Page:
YANGON, Myanmar (CNS) — Yangon Cardinal Charles Bo said it was time to “reverse the trend” of a 60-year decline in Myanmar, designated the “least-developed country” by the World Bank.
At the opening of a national conference Nov. 15 aimed at creating a more equitable distribution of wealth in the impoverished country, Cardinal Bo demanded justice from “the three Cs: cronies, companies and countries nearby.”
“Myanmar resource wealth belongs to Myanmar people,” said Cardinal Bo. “It does not belong to looters who save money in Singapore and Geneva. We have gathered here to bring the thieves and robbers to accountability.”
The cardinal spoke at a conference called “Myanmar’s Resource Wealth: Toward People-Centered National Savings, Benefit Sharing and Social Protection.” Among its organizers was a locally based transparency group that has pushed for greater openness in following revenue streams, particularly in the extractive industry, which international agencies have called “infamously opaque.”
In a country with more than 130 ethnic minorities and multiple tribes at odds, conflict and fighting have been steady since the death of Gen. Aung San, who brokered peace in 1947 among three ethnic groups and the government. But he was assassinated months later, just before plans for autonomy for the ethnic groups were to have taken effect. Successive governments failed to meet the agreements, which sparked fighting and gave rise to a military junta that remained in power from the 1960s until recent years.
Cardinal Bo said none of the wealth generated from natural resources such as gold and other extractive minerals has benefited the poor, especially the most vulnerable among their ranks. He hit on the country’s thriving jade industry, which supplies more than two-thirds of the world’s jade, saying it has been overrun by “looters” and is the source of conflict.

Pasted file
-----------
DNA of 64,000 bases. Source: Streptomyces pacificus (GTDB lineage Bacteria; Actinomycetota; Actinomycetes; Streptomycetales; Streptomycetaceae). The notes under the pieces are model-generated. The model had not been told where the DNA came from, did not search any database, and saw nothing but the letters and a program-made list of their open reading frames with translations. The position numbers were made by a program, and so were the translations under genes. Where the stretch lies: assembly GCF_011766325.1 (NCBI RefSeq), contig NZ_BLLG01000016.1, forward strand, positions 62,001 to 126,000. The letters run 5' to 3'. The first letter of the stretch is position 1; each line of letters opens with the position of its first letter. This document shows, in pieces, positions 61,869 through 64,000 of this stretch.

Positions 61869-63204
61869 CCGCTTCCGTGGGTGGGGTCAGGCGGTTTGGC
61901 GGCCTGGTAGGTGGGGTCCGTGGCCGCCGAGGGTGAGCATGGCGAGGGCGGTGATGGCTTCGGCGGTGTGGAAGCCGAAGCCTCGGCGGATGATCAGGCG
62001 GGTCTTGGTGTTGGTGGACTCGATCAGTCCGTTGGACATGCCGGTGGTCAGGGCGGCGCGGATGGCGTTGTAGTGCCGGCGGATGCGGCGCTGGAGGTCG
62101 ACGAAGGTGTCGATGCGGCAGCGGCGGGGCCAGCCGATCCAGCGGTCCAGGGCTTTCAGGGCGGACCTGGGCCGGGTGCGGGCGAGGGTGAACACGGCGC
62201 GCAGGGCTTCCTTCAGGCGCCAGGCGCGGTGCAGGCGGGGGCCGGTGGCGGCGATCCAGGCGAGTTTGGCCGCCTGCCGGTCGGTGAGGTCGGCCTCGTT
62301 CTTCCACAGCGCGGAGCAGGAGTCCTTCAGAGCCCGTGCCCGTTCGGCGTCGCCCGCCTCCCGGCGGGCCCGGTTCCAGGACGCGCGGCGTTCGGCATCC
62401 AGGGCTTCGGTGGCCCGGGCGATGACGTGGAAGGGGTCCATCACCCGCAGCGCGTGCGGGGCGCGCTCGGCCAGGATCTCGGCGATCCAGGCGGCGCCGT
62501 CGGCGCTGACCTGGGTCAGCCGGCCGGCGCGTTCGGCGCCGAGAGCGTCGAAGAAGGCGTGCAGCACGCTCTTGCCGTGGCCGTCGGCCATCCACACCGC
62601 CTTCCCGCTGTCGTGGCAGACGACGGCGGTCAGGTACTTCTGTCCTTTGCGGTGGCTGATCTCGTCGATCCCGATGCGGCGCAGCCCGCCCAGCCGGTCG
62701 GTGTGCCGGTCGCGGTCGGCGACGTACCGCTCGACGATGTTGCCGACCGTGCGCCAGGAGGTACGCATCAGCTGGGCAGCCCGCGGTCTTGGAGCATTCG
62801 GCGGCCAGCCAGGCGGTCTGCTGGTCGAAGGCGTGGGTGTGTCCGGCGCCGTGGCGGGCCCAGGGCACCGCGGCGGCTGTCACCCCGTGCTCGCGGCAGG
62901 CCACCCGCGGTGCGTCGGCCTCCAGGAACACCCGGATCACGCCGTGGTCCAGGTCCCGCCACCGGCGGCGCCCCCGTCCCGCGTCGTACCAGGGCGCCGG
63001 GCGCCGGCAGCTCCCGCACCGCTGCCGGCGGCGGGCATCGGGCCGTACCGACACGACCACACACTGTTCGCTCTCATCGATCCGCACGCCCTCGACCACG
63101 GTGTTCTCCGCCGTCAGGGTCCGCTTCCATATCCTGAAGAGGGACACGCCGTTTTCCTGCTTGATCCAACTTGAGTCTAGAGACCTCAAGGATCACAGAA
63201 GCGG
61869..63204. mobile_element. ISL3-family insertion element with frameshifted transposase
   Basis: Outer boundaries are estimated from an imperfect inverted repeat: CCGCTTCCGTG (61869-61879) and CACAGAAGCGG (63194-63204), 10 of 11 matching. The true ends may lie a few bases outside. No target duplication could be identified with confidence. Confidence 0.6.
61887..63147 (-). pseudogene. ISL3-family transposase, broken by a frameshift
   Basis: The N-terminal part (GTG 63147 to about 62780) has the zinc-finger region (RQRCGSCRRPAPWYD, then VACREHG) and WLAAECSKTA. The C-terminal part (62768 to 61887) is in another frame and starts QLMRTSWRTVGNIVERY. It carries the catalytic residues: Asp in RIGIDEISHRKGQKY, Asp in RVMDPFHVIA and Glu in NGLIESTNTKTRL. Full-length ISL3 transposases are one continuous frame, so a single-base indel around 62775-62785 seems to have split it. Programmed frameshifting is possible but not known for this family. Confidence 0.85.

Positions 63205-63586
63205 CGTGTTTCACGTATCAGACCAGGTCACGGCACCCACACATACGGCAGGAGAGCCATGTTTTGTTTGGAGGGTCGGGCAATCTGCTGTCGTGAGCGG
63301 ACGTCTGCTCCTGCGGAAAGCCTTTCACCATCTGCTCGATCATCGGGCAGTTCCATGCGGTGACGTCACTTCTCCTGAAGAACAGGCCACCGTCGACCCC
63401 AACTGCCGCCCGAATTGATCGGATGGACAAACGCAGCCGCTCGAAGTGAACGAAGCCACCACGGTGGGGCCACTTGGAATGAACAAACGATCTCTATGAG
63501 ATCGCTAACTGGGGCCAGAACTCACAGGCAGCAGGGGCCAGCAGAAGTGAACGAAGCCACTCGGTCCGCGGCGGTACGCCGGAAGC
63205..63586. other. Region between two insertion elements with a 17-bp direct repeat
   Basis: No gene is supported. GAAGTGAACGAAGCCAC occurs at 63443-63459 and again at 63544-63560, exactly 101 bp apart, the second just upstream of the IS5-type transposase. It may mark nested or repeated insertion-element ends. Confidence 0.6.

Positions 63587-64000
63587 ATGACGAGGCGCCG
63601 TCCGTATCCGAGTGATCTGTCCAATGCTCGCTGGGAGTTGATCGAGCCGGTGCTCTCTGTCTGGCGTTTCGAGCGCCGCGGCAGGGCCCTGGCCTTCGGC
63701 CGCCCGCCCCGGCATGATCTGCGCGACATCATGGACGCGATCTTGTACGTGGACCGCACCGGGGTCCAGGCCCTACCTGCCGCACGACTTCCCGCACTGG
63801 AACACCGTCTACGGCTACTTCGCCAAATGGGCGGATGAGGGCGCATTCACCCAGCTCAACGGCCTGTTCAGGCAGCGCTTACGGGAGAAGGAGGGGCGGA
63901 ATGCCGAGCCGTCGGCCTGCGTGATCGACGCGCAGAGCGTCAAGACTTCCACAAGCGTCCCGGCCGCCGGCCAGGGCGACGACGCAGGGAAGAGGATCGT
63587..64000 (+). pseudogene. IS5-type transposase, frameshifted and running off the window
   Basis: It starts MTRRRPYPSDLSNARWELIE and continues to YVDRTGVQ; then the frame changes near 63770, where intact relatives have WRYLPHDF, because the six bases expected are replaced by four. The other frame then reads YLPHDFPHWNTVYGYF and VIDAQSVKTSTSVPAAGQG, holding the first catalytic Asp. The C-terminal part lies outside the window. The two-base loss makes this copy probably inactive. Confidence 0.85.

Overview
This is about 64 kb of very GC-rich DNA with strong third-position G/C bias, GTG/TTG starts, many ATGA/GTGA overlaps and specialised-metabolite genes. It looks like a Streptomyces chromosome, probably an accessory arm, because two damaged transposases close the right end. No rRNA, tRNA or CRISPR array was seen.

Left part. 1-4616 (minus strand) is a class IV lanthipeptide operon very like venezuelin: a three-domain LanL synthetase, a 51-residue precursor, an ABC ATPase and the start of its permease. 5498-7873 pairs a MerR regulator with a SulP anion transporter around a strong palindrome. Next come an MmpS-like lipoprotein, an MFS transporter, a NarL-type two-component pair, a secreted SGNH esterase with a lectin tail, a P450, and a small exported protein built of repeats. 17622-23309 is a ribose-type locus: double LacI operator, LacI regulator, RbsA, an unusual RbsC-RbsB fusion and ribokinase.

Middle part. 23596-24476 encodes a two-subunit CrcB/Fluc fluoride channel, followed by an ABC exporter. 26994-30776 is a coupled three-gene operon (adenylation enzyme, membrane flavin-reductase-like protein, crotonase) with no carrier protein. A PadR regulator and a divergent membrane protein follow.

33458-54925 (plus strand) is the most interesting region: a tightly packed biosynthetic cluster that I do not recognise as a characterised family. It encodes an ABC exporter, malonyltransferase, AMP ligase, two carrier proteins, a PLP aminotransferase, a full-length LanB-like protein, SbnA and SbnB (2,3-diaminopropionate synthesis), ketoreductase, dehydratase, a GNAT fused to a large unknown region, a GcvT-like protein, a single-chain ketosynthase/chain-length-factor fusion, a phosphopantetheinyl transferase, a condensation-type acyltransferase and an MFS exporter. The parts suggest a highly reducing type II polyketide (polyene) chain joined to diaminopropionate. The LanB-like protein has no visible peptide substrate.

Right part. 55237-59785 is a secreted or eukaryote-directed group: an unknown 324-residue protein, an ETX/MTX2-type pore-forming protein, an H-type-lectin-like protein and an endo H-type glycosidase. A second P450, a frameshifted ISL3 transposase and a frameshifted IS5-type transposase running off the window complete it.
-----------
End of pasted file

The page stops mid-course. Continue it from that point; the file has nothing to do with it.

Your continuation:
The jade is mined in Myanmar’s Kachin state, one of the most conflict-torn parts of the country, where ethnic and government fighting over natural resources such as jade, energy and timber has erupted over decades.
In 2014, the London-based environmental and human rights watchdog Global Witness said Myanmar’s illicit jade trade generated $31 billion, nearly half the country’s gross domestic product, lining the pockets of former junta officials and other “elites.”
Cardinal Bo said: “We have fought 22 wars and (displaced millions). Where justice is in short supply and peace is a distant dream, peaceful solutions are possible, my dear brothers and sisters, and we have come to seek that path.”
Several times, he quoted Pope Francis’ encyclical “Laudato Si’, on Care for Our Common Home,” to highlight the link between the fight against poverty and restoring dignity to the excluded, all the while taking care of the environment.
“If you destroy natural wealth and loot and store your money in (a) Swiss bank, you’re really investing in war here,” he said. “Within 10 years the jade mountains will disappear, filling the secret bank accounts of some companies. Are we a nation of spiritual people if we allow the three Cs … (to) loot the inheritance of our children?”
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